the Little Red Reviewer

Posts Tagged ‘cloning

Where Late the Sweet Birds Sang, by Kate Wilhelm

published 1976

where I got it: purchased used copy

 

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I’ve been looking for a copy of this book for years.  I had no idea what the book was about, couldn’t seem to find a copy to save my life, so when I did finally find a copy in a used bookstore, I didn’t care that the cover art was obscured by an ugly sticker, I didn’t care that the ratty paperback appeared to be a library discard, I didn’t care that the back cover copy had a glaring spelling error. THIS BOOK WAS MINE NOW. FINALLY. (yes, i know about Amazon. Yes, I know about ABE books.  The joy of visiting used bookstores is better than anything on Amazon or Abe)

 

Described as a cautionary, quiet science fiction novel about surviving an apocalypse, Where Late the Sweet Birds Sang won the Hugo, the Locus, the Jupiter, and the Campbell award, and was nominated for the Nebula award.   Along with her husband, Damon Knight, Kate Wilhelm was among the authors who started the Clarion Workshop. Kate Wilhelm passed away at the age of 89, in March of 2018.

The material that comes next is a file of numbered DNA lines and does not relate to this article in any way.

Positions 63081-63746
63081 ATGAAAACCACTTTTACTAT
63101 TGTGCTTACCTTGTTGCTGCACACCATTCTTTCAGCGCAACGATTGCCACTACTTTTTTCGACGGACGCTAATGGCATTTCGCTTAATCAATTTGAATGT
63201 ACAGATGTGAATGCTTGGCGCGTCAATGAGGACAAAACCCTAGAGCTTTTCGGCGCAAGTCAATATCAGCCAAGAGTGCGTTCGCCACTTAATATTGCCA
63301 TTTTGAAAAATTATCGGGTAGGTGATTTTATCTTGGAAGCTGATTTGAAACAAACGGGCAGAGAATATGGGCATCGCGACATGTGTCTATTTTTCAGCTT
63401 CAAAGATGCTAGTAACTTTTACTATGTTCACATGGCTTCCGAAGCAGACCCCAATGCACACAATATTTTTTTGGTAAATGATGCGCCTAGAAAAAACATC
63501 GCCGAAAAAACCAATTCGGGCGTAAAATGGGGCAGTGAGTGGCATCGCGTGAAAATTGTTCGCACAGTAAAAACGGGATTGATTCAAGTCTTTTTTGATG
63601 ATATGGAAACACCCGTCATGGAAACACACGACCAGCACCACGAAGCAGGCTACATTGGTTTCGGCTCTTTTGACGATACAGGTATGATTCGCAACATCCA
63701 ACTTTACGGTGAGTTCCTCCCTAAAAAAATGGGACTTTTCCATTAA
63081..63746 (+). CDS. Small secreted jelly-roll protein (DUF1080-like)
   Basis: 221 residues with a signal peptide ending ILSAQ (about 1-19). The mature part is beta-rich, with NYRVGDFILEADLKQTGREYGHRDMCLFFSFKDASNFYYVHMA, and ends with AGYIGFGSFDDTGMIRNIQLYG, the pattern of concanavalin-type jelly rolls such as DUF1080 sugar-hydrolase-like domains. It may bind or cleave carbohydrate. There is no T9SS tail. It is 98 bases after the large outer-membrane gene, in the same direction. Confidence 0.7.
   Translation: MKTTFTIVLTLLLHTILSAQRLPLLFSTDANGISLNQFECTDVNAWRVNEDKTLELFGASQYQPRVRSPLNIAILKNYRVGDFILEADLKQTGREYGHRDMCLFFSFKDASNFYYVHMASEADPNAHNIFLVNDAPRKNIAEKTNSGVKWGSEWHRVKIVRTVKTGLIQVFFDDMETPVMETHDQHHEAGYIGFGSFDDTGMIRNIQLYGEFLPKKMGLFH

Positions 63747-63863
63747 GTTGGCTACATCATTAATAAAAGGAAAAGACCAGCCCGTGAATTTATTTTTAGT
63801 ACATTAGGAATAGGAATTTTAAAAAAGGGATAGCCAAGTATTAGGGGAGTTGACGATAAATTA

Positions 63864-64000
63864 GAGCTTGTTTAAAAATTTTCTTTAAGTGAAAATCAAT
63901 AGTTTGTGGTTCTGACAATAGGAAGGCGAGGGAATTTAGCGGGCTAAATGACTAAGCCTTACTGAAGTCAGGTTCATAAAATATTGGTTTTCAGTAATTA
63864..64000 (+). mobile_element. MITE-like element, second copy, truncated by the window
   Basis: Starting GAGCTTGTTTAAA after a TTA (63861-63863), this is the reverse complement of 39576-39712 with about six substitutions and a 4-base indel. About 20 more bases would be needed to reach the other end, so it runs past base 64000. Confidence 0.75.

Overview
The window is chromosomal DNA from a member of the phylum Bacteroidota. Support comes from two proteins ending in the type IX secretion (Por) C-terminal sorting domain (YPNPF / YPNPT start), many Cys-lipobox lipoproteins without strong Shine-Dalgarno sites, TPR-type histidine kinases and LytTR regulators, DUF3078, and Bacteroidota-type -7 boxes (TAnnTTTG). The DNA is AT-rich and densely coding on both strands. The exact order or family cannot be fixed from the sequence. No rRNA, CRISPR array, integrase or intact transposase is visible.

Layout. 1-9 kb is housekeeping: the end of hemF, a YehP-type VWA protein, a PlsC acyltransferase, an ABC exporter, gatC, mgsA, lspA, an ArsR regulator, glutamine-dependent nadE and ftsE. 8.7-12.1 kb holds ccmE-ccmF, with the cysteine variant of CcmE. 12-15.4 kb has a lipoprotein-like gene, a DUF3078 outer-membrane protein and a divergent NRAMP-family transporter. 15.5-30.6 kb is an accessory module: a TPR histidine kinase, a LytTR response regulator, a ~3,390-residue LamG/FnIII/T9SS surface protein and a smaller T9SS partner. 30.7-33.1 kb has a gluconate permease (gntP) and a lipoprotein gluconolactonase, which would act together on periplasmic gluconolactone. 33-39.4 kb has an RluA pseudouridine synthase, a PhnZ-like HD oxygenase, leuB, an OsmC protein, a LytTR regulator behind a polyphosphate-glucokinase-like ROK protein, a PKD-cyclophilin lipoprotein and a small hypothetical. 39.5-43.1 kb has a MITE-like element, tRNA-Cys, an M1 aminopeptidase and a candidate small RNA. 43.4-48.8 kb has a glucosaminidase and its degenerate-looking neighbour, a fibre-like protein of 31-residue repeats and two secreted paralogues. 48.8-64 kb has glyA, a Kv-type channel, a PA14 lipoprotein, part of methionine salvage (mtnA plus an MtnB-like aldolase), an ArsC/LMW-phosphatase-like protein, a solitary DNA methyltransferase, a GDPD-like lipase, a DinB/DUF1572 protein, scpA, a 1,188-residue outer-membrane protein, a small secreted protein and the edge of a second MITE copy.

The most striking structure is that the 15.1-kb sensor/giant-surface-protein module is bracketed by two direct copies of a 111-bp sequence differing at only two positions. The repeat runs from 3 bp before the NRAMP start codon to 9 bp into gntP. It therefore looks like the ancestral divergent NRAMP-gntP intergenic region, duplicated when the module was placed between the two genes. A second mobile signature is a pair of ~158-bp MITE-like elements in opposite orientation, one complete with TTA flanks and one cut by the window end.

As the story opens, it’s not so much an extinction level event that begins the apocalypse, more a slow death of a thousand cuts. Radiation leaks, soil that can no longer sustain agriculture, outbreaks of disease, famines, droughts, all which lead to riots and civil unrest.

 

The wealthy Sumner family wasn’t entirely sure what was happening or why, but they knew something horrible was on the horizon, so they planned. A valley full of livestock. A privately funded hospital full of everything they could purchase. A private mill for electricity. Underground bunkers.

 

The goal was for the entire extended family to be self sustaining, no matter what happened to the rest of the world. What they never saw coming was the sterility, the dead children, the lost pregnancies. What’s the point of planning for survival if no one can have babies?   If you can’t create babies the old fashioned way, learn how to make them a new way: through cloning. But even the clones couldn’t naturally have children, so that was another scientific puzzle for the scientists in the family to solve.

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some of the books reviewed here were free ARCs supplied by publishers/authors/other groups. Some of the books here I got from the library. the rest I *gasp!* actually paid for. I'll do my best to let you know what's what.
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